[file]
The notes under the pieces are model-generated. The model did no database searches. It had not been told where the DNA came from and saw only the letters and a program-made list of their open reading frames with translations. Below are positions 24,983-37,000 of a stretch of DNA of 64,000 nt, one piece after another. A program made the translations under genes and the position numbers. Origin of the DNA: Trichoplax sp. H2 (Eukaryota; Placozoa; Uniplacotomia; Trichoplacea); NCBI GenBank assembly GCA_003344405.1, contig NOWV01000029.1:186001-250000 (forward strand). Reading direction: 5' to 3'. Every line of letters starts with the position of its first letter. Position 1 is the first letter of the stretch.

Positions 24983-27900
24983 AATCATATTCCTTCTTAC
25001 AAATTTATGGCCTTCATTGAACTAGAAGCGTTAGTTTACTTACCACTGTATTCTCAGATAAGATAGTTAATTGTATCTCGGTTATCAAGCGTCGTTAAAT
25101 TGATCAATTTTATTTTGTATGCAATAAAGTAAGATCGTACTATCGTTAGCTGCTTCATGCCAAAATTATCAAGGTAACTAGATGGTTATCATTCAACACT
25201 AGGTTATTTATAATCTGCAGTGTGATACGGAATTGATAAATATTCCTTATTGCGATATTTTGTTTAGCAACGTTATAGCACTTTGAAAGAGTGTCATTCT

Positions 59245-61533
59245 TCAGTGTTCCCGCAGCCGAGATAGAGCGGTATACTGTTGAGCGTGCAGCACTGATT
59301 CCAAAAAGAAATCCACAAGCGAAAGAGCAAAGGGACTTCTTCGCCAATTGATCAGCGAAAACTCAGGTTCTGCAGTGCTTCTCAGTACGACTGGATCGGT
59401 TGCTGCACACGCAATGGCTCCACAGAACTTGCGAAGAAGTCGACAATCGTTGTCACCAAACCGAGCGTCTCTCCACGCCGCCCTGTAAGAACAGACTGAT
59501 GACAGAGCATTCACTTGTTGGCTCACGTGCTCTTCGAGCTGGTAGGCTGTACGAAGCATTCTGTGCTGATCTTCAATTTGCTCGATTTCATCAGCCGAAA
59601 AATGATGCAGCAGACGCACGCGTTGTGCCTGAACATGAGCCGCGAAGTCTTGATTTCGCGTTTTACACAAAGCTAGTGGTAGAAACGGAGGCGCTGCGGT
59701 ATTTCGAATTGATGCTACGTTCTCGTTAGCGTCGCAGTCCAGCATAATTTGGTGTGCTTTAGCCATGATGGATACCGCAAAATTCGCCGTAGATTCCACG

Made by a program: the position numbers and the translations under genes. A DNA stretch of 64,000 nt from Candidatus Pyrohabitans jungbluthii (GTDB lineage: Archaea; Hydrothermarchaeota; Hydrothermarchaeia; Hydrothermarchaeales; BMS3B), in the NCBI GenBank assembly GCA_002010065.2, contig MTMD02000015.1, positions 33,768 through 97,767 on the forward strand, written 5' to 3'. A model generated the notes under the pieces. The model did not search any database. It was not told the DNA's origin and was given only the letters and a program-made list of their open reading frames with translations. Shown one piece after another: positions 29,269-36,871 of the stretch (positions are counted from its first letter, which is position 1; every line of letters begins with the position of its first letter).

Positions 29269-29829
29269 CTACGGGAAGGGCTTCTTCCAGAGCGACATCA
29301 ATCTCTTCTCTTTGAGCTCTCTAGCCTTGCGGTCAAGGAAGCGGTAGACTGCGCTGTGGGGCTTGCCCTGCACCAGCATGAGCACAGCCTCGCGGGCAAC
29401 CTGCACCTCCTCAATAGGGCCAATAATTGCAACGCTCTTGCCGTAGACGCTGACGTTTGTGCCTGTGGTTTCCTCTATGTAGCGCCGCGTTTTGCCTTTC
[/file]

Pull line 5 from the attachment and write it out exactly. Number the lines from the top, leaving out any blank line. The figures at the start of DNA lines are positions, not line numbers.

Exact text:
25101 TGATCAATTTTATTTTGTATGCAATAAAGTAAGATCGTACTATCGTTAGCTGCTTCATGCCAAAATTATCAAGGTAACTAGATGGTTATCATTCAACACT